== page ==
The proliferation of spoof, nerd, science, and electronics merit badges has demonstrated that geeks like to show off their skills and accomplishments. One skill is particularly appropriate for the format: soft circuitry. By building your own soft circuit onto an actual badge you can demonstrate your mastery.
The size of the badge is just right for a simple circuit with a battery, a switch and an LED. The crowning touch is that the stitched circuitry can form the circuit diagram as well.
You’ll need conductive thread, non-conductive thread, fabric scraps, snaps, scissors, pliers, an LED, a 3 V coin cell battery such as CR2032, and, of course, a blank merit badge. That last can be difficult as the boy scouts are pretty restrictive on the use of their badges. The girl scouts are more helpful, and even have a couple of different blank badges available in an appropriate size that they’ll sell to the public. You can alternately make your own circle of fabric with stitched edges. Making your own will prevent having to sew through the iron-on glue that is on most readily available badges.
There are lots of online resources for soft circuitry. Leah Buechley wrote an excellent introduction to DIY electronic sewing and has a good materials page. Fashioning Technology links to several soft circuit tutorials. Diana Eng’s Fashion Geek book is a good starting point for all kinds of fun.
The first step is to bend the leads of the LED to a shape that can be sewn. Spirals are nice and compact.
Yellow or red LEDs are a good choice for this project as they require a lower voltage than shorter wavelength LEDs like green and blue. Conductive thread is somewhat resistive, so your resulting voltage may not be high enough for some colors of LED.
Sew the LED in place by embroidering around it with regular embroidery thread with the symbol for a diode, which is a triangle pointing at a line. The cathode should go toward the line, and the anode toward the triangle end of the symbol. For most through-hole LEDs, the cathode side is flatted and has a shorter lead.
With conductive thread, sew the cathode lead down firmly with a couple of stitches, and continue the circuit around to the negative side of the battery. The battery symbol is two parallel line segments, one longer than the other, with the shorter one representing the negative side of the battery.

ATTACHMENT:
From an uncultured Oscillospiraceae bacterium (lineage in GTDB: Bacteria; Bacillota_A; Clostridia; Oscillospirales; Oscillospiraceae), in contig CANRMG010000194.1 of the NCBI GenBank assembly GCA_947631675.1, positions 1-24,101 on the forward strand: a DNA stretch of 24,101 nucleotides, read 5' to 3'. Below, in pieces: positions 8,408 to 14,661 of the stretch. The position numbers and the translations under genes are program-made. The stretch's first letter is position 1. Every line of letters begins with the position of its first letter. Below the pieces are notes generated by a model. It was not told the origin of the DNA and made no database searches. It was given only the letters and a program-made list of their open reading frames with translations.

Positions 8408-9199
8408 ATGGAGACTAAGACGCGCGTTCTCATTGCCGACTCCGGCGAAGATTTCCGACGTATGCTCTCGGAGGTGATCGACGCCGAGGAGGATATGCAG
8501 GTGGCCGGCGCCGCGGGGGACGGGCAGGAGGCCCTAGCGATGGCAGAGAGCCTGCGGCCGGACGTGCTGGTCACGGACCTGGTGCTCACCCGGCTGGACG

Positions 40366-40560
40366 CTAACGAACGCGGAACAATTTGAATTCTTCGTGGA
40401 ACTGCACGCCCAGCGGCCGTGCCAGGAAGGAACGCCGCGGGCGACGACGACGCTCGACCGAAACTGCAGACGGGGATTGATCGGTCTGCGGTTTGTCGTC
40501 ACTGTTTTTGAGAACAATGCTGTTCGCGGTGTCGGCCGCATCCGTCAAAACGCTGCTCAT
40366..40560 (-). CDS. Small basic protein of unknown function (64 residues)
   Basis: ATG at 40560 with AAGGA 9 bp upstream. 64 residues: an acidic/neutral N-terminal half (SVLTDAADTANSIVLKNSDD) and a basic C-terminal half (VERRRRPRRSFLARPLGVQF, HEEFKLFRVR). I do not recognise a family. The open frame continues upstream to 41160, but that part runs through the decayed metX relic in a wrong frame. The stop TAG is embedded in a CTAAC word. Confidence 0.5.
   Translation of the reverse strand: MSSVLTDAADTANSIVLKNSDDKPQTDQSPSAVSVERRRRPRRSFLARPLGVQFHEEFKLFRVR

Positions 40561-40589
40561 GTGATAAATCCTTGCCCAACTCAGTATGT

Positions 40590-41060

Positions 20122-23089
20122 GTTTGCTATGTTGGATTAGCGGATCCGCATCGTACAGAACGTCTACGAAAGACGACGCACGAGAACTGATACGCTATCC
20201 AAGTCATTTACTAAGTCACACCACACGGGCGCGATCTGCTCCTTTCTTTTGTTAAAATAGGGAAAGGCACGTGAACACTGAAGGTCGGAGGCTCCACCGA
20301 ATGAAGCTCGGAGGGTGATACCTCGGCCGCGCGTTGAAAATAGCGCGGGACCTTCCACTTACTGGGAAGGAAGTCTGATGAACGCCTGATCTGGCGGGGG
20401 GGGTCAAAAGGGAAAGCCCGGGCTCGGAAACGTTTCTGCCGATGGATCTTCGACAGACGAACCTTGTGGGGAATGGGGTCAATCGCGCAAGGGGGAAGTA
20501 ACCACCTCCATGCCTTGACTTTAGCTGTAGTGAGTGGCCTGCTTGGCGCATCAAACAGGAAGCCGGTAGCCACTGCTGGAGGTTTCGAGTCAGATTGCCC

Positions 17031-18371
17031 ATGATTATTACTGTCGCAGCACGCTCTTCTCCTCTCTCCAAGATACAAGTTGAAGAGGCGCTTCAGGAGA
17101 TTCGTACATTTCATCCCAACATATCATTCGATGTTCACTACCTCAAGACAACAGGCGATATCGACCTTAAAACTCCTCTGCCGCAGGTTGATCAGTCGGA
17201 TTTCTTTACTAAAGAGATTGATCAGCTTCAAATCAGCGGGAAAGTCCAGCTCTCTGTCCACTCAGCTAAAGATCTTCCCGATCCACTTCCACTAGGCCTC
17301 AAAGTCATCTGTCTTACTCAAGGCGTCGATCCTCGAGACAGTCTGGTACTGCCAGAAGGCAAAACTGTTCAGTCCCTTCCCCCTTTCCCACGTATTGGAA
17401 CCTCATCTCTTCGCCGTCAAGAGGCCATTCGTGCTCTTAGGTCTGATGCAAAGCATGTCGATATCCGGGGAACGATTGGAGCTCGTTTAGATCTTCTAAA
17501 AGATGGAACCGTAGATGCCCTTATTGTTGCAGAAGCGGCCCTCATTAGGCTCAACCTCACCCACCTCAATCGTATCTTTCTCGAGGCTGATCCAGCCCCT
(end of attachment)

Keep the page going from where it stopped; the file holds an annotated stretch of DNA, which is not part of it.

Tie off in the middle of the battery symbol with a decent sized knot on the back of the badge so that it will make good contact with the battery.
The next step is to start the battery holder on the back of the badge. Make a nice sized knot and a couple of stitches in a scrap of fabric a little larger than the battery (a little bigger than an inch across). These will connect to the positive side of the battery. Then make a long stitch to the edge of the fabric and through the to the front of the badge. This will keep the thread insulated from accidental contact with the rest of the battery.
Your thread should come through where you want to start the positive end of the battery symbol.
In order to keep from short circuiting your battery, you’ll need to keep the conductive thread on the top side of the badge until you are clear of the battery location. As you continue the circuit toward the switch, only pick up a few threads on the top of the badge fabric. You can even tie your thread onto itself rather than make a stitch to form the right-angle turn away from the battery symbol.
The next step is to sew on the fabric for the switch. Use a narrow strip fabric or a ribbon folded in half, and tack it down on one end with non-conductive thread.
Continue sewing the conductive thread on the top surface of the switch to keep it insulated from the rest of the circuit. Sew one half of the snap onto the end of the switch firmly with the conductive thread and tie off the end.
To get a snug fit on the battery holder, sew the fabric down around the edge of the battery, making sure to keep the one conductive thread going to the front of the badge insulated from the rest of the battery. After sewing, trim the corners so they don’t show when you turn the badge around.
The last step is to connect the other side of the snap to the anode of the LED. Sew the snap down firmly with the conductive thread and then stitch over to the LED. Wrap the thread around the anode lead firmly a couple of times and tie it off.
Connect your switch and admire your soft circuit prowess!
If your circuit doesn’t light immediately, try squeezing your battery holder to make sure it is getting good contact. If that doesn’t work, try flipping your battery over in case it was reversed. You can also check the continuity of your circuit with a mulitimeter.
Conductive thread is notorious for fraying and unravelling, so once you’ve made sure that your circuit works, you may want to use some fabric glue to keep the knots from coming undone.
You can add some hook side velcro to the back of your badge to use it with a laptop sash or sew it directly onto a prominent display location. Just be sure to leave access to change the battery!